An agent takes an undocumented immigrant by the arm to a Border Patrol vehicle parked next to an ambulance after leaving a hospital in the city of Aventura, Florida. She was taken there by members of the Office of Customs and Border Control (CBP) after she suffered a chest pain when she was arrested on a highway in Miami.
Scenes like this one on October 13, in which CBP agents take undocumented immigrants detained to receive medical attention, are repeated more and more frequently in areas where the Border Patrol has interference.
So far a CBP operation has not been reported within a medical facility, considered sensitive areas as well as schools and churches for the arrest of immigrants. CBP has transferred people who are in its custody to a hospital, as was the case in Florida, where Border Patrol agents waited while the woman was treated, confirmed CBP to Univision News. The immigrant "was present in the country illegally," added an agency spokesperson without specifying whether she had another type of background.RELATED
"The Miami area does not conduct any operation in hospitals. But agents will transport people in their custody and remain with them until they are taken care of and discharged," spokesman Keith Smith said in an email.
However, the fact that CBP agents take a patient to receive medical attention can discourage undocumented immigrants from receiving help when they need it for fear of encountering a migratory cash at the clinic, medical organizations and activists said. The matter has also generated irritation among doctors who say that the authorities have sometimes handled hard hands on immigrants who are in a precarious state of health.
"The problem is that, when they enter a hospital, the other patients who are in a dangerous condition due to their immigration status can cause panic," said Abel Nuñez, executive director of the CARECEN organization, which provides legal assistance to immigrants.
"You have to make sure that while (the CBP agents) are there they don't ask about the other people on the hospital property, because that's what the memo says they can't do," he added in a telephone conversation, referring to the stipulations contained in a memo signed in 2011 by John Morton, former director of the Immigration and Customs Service (ICE) during the Barack Obama administration.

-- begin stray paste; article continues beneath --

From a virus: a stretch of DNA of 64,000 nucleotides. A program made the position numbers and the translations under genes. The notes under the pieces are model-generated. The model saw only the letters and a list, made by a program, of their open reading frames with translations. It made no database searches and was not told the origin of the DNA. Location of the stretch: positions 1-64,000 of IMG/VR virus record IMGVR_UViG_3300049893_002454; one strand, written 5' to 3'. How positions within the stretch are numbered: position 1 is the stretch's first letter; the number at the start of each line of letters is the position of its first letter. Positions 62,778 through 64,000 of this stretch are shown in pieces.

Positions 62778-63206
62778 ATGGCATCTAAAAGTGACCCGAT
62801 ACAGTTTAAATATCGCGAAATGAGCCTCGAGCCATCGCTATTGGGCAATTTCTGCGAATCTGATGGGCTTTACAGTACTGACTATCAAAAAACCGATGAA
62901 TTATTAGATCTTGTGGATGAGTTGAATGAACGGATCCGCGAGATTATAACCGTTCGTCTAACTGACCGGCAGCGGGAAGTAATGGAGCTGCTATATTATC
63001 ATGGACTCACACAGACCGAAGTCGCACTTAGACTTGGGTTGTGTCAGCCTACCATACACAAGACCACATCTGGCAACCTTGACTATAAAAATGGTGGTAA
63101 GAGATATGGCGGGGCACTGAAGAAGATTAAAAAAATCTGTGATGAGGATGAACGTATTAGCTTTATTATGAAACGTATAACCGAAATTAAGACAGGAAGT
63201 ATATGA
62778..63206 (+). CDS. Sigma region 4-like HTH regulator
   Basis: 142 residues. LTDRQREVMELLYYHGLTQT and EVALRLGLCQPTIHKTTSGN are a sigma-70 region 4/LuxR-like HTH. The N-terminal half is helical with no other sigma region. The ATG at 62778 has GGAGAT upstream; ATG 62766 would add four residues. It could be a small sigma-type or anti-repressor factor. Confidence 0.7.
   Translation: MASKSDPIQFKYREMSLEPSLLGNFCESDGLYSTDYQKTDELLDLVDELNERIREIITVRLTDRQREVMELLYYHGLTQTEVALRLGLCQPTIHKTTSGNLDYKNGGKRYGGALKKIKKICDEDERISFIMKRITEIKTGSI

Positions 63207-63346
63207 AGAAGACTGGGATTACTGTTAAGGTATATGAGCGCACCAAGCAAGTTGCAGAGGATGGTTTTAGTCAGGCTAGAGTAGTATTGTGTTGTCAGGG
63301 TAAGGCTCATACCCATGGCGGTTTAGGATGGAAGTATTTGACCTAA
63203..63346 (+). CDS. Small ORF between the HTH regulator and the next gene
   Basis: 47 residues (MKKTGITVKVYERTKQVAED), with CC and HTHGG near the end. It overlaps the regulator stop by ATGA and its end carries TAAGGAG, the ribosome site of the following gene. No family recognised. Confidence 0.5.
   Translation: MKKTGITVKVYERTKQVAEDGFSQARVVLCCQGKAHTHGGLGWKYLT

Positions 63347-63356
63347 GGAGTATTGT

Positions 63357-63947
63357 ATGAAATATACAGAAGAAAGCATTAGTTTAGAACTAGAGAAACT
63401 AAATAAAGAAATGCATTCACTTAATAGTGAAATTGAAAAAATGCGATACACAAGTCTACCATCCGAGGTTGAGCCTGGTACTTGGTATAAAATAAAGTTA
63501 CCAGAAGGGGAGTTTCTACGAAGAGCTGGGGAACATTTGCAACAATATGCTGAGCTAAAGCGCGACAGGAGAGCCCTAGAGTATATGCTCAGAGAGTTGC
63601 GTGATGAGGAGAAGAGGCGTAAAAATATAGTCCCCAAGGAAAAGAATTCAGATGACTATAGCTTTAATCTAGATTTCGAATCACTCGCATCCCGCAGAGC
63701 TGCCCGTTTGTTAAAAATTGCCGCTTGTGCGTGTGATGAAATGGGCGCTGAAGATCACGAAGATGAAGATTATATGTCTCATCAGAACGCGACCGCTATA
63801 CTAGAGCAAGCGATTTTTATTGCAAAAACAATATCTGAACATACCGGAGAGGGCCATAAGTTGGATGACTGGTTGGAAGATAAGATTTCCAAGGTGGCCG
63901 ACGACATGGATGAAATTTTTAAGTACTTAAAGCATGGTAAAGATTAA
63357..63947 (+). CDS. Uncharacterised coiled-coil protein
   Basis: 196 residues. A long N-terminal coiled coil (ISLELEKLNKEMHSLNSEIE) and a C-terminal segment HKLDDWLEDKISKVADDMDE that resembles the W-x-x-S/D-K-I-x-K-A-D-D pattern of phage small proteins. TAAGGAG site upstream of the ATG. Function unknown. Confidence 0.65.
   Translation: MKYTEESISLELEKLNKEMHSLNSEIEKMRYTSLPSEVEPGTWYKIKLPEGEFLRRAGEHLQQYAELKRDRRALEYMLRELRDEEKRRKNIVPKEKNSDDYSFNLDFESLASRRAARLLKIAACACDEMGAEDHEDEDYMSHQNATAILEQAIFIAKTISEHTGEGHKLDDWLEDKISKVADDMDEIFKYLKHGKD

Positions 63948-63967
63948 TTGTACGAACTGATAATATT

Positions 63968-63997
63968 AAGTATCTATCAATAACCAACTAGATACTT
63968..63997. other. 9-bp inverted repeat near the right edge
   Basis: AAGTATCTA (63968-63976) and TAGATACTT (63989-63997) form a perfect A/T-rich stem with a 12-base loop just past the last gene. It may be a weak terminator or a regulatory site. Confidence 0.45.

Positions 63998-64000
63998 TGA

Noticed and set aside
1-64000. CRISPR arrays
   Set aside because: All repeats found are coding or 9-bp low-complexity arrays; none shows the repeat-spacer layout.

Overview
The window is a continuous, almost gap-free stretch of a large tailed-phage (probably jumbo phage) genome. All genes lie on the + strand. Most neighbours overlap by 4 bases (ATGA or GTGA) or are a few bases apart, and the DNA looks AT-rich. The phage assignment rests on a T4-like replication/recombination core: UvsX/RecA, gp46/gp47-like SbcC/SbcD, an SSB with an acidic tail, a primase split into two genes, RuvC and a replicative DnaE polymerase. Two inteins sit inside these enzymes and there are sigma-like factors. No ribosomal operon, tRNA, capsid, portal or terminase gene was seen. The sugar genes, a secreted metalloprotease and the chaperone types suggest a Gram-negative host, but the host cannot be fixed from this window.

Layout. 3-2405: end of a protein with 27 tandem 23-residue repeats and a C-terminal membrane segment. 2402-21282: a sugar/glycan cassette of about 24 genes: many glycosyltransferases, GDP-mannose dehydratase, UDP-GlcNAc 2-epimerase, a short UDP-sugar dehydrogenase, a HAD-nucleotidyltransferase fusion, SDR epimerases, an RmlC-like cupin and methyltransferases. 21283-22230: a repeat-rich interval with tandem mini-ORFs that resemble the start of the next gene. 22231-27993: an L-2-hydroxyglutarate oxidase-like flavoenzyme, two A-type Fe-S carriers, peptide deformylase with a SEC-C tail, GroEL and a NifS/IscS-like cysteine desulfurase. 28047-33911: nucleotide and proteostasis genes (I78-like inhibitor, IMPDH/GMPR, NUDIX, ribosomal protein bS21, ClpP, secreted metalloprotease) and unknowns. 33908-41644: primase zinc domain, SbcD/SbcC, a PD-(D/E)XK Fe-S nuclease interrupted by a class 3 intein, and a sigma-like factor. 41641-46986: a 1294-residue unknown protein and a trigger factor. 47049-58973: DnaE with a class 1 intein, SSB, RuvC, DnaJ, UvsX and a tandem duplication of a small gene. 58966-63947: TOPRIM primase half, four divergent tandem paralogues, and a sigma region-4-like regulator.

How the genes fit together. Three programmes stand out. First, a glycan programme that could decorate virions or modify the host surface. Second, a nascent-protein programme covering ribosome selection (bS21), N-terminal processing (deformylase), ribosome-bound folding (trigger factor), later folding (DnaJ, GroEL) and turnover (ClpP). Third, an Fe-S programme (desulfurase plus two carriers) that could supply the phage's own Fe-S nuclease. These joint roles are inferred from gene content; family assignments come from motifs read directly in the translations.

The interrogation of that memo, Nuñez added, has been more lax since President Donald Trump came to power and toughened immigration policies.
However, Nuñez recommended that undocumented immigrants seek medical attention when required and recalled that, according to the HIPAA (Health Insurance Portability and Accountability Act), hospital workers cannot share patient information without a court order. with any government agency, including immigration. In addition, patients have the right to remain silent if an agent who does not work for the medical facility asks them any questions.
"They have to know that no medical service provider is going to ask for their immigration status information," Nuñez said.
The recent creation of a position within CBP that, among other tasks, will coordinate the transfer of detained immigrants who require medical help and the surveillance agents must give until the person is discharged helps to illustrate their growing presence in clinics. "40% of Border Patrol agents on the southwest border are currently carrying out processing, transportation, surveillance in hospitals … instead of carrying out their responsibilities in strengthening the border," CBP admitted. A statement last May.
In the first half of this year, CBP agents spent 153,000 hours monitoring hospitals in their custody, in the midst of an increase in migration from Mexico, according to data cited by the Associated Press.
"Get out of our offices"
The increased presence of CBP in hospital clinics has also irritated the doctors who are part of the Physicians for Human Rights organization, who signed an extensive report entitled Not in my Exam Room (criticizing actions taken by immigration authorities) under the Trump administration.
In the report, doctor Sara Vásquez said she had to examine a handcuffed patient who was in the custody of immigration authorities. He received no response from the agents when he questioned why they should have it that way if he was in critical condition. "I don't find it logical to have someone chained if they are almost to the point of death," he lamented.
In another instance, according to the report that collected testimonies between June and September 2018, a patient was transported to a hospital in Houston from a detention center because he was suffering from cancer and his life expectancy was only a few weeks. The doctor could not examine him properly because he had chains around his body, although he did not pose any threat to someone because of his weak state of health.
Because of this, the organization puts on the table the concept of 'sanctuary hospitals', where workers know how to interact with migratory agents and can address immigration issues with patients and know their obligations under the HIPAA Law.
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